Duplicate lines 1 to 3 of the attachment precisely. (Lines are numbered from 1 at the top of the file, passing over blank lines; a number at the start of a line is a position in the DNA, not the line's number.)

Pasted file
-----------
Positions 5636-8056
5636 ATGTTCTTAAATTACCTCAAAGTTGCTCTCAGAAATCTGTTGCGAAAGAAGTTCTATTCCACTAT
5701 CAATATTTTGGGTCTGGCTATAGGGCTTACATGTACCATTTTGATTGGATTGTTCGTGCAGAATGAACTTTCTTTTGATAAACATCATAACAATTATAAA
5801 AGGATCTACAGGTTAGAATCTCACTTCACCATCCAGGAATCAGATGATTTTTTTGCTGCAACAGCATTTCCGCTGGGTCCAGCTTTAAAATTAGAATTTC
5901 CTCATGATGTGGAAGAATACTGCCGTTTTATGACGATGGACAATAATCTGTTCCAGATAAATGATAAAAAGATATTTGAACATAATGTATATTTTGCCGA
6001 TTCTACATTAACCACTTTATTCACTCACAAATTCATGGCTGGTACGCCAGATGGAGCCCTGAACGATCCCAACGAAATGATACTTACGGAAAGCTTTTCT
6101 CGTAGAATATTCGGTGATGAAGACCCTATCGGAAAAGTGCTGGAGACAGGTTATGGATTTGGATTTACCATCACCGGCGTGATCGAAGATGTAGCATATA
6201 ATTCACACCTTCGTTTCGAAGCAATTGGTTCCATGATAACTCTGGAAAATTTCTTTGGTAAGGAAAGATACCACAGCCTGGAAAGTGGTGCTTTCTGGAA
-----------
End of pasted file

Positions 5636-8056
5636 ATGTTCTTAAATTACCTCAAAGTTGCTCTCAGAAATCTGTTGCGAAAGAAGTTCTATTCCACTAT
5701 CAATATTTTGGGTCTGGCTATAGGGCTTACATGTACCATTTTGATTGGATTGTTCGTGCAGAATGAACTTTCTTTTGATAAACATCATAACAATTATAAA